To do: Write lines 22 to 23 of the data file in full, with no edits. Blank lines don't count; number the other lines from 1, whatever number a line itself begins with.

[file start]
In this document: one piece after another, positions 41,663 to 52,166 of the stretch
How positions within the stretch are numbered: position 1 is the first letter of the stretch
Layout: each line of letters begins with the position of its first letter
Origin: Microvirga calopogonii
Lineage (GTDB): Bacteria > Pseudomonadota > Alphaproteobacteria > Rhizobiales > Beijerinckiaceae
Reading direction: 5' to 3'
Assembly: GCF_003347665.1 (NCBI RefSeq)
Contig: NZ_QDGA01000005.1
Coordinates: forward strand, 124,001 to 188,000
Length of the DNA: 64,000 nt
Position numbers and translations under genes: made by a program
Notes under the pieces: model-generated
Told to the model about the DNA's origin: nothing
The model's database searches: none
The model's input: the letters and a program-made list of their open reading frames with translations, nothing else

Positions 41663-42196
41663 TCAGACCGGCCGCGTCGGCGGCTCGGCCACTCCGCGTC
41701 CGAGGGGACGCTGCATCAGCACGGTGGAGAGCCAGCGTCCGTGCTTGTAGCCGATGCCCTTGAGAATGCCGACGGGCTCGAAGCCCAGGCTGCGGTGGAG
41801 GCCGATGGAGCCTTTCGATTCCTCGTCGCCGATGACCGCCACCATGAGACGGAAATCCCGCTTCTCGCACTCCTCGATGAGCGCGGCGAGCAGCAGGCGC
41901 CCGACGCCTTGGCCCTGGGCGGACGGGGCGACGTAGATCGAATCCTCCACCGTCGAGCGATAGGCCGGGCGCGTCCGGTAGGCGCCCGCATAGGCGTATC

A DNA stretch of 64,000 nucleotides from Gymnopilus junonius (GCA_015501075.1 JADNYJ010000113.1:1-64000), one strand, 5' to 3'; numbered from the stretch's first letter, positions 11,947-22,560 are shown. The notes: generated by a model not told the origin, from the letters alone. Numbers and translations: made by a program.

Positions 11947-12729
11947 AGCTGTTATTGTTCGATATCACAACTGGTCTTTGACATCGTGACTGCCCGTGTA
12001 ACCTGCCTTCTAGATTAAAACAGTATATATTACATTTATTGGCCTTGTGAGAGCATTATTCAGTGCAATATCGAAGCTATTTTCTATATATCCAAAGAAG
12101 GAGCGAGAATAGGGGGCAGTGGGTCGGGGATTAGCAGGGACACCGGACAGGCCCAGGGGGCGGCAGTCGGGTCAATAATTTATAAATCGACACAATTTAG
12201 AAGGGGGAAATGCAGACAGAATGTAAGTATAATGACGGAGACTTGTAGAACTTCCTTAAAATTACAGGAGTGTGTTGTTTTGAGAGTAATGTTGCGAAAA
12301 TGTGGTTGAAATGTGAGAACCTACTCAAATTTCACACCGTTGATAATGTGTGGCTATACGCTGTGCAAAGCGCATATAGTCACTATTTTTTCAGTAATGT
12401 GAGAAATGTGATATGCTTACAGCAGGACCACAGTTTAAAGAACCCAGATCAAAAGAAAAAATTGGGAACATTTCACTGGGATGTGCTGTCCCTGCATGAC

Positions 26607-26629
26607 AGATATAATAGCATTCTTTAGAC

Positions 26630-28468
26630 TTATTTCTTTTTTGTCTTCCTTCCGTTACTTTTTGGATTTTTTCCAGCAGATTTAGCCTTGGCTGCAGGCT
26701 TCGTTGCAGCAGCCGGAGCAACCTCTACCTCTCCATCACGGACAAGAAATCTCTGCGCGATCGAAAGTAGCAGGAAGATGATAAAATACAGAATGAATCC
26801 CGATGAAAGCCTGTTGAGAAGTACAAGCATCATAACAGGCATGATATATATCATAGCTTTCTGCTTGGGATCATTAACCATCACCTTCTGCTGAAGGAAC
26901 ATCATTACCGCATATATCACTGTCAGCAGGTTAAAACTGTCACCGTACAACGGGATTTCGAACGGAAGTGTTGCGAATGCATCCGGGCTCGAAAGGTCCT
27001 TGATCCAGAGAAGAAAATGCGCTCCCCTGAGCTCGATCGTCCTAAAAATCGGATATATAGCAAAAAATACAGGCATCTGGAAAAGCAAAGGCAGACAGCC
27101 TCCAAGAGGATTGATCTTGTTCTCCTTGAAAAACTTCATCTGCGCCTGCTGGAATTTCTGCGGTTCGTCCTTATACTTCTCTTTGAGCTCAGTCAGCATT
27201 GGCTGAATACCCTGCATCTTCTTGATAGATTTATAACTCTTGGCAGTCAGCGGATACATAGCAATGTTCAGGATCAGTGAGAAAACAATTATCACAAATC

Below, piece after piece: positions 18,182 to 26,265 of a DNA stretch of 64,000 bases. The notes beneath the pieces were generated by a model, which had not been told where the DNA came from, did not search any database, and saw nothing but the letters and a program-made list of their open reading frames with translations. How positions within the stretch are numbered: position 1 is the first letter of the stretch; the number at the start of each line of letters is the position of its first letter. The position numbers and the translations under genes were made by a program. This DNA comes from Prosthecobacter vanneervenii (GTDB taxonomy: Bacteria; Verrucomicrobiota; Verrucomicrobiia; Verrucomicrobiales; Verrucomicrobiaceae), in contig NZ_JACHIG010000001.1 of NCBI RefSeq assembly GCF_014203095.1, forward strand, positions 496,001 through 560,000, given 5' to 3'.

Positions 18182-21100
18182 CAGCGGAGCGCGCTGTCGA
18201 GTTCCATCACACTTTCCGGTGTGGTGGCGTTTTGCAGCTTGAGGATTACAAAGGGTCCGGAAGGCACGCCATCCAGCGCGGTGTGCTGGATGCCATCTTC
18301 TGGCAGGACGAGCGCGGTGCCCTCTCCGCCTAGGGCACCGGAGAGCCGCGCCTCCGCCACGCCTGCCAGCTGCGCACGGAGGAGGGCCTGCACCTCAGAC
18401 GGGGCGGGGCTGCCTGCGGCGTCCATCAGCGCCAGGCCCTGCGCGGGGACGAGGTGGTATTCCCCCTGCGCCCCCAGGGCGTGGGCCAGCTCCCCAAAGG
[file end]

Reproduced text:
Positions 11947-12729
11947 AGCTGTTATTGTTCGATATCACAACTGGTCTTTGACATCGTGACTGCCCGTGTA